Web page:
You are just beginning the divorce process, and one part of you cannot wait to make a new life for yourself without your future ex-spouse. However, the other part of you is worried about who will end up getting custody of your child.
The great news is that many divorcing parents in Texas and other states resolve child custody conflicts without having to go to court. They do this by putting together mutually satisfactory parenting plans.
What is a parenting plan?
This type of plan is an agreement in which parents can finalize their issues concerning child custody as well as visitation. You and the other party can put together a parenting plan during informal negotiations or through a process known as mediation, which is an alternative dispute resolution process. Using either of these processes can be a lot less stressful than going to trial to have a judge make a child custody determination for you.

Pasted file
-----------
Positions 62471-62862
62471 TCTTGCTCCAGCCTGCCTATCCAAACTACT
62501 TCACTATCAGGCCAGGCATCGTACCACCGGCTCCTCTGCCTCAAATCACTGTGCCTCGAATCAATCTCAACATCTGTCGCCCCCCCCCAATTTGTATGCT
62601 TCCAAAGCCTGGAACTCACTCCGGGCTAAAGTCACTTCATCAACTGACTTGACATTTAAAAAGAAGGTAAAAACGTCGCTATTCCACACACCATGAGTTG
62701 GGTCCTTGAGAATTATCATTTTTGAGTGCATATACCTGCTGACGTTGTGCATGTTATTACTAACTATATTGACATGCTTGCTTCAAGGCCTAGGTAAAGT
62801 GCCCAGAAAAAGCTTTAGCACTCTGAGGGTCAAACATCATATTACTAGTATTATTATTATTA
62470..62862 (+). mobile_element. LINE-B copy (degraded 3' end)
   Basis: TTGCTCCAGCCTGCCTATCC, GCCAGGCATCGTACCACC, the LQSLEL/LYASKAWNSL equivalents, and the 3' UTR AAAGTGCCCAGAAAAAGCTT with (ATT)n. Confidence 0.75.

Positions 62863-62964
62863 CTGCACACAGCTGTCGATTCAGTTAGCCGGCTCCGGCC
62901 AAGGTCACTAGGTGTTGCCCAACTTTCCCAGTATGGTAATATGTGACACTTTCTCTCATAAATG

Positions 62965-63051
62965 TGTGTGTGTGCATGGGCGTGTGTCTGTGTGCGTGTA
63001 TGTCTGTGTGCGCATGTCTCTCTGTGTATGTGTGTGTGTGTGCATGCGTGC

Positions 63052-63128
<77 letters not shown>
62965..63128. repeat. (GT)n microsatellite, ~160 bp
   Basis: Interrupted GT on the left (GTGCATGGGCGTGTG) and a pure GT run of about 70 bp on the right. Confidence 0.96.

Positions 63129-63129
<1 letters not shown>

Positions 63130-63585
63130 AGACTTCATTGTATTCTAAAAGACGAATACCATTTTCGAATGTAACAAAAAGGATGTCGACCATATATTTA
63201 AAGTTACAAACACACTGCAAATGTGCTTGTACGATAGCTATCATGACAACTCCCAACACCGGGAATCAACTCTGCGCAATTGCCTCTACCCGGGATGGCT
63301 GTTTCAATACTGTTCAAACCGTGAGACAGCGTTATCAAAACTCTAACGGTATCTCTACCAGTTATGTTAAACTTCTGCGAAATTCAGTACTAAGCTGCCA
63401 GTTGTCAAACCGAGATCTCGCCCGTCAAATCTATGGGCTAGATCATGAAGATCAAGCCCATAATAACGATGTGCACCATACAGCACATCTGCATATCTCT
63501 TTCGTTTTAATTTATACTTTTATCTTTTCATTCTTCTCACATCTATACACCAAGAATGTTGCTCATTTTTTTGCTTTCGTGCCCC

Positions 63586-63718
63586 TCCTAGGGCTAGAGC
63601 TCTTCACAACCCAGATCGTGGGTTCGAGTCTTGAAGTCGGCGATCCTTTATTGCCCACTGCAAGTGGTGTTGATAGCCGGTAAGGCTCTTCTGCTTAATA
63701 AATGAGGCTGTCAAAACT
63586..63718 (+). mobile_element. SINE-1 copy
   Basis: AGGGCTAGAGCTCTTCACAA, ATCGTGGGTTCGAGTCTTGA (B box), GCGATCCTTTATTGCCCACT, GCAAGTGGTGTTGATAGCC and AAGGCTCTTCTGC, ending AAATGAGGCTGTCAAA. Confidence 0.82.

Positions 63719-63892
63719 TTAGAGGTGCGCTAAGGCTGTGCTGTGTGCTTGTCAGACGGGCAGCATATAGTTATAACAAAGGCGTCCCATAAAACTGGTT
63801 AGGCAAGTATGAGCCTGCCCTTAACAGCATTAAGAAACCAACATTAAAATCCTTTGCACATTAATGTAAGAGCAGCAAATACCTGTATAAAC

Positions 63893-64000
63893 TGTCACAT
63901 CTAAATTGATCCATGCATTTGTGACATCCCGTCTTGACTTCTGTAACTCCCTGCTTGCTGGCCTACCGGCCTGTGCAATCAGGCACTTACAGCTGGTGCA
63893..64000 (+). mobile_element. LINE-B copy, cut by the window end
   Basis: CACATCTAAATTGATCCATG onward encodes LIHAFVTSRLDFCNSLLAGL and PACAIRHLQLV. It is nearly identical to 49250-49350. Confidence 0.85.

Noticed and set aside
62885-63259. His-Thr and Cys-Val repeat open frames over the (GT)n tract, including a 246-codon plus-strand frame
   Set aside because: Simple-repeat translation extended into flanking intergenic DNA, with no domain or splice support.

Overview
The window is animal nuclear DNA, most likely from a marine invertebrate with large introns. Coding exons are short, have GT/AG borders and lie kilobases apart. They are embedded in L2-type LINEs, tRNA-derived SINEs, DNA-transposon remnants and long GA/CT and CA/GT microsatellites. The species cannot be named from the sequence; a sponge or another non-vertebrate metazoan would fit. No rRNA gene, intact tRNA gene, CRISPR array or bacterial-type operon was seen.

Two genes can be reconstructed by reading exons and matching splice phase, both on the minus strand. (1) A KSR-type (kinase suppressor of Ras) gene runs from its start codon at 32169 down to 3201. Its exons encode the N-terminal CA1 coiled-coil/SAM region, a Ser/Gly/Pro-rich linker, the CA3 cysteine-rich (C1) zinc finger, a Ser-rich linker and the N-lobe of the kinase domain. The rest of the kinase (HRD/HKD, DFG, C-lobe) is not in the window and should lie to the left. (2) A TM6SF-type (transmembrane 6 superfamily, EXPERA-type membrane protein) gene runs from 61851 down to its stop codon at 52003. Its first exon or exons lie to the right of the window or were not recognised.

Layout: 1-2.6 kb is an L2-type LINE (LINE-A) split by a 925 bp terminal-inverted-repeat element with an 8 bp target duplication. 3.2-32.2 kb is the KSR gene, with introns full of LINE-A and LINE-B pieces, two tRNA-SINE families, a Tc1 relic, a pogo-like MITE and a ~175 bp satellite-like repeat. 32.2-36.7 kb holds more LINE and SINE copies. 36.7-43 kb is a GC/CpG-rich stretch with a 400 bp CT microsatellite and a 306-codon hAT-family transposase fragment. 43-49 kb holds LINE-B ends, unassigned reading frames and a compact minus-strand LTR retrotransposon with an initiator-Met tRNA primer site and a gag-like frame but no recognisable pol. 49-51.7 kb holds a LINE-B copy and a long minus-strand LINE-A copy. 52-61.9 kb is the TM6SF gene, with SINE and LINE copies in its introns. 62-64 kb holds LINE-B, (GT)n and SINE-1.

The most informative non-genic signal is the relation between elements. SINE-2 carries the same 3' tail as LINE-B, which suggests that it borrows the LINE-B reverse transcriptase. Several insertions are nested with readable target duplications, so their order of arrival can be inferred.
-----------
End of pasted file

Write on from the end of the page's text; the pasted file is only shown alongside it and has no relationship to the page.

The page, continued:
What should you include in your parenting plan?
Parenting plans differ among divorcing couples based on their unique desires and needs. However, these plans typically feature the following information:
- The way both parties will tackle disputes or changes related to your parenting plan
- How and when your child will get to see his or her grandparents or your family friends
- Where the child will spend the holidays or his or her birthday each year
- Who can make decisions regarding the child's upbringing (who gets legal custody)
- Where the child will reside (who gets physical custody)
In your parenting plan, you can also spell out a visitation schedule for the parent who ends up not receiving primary custody of the child.
Getting court approval for the parenting plan
Once both you and the other party have drafted a parenting plan, you can submit it to the court for a judge's approval. The judge may ask you a few questions about the agreement. For example, did you understand what you were signing, and did you sign it voluntarily?
If the judge believes that the plan is fair, he or she will likely approve it with no issues. An attorney can guide you through the process of creating a plan with your future ex that meets your needs and most importantly considers the best interests of your child long term.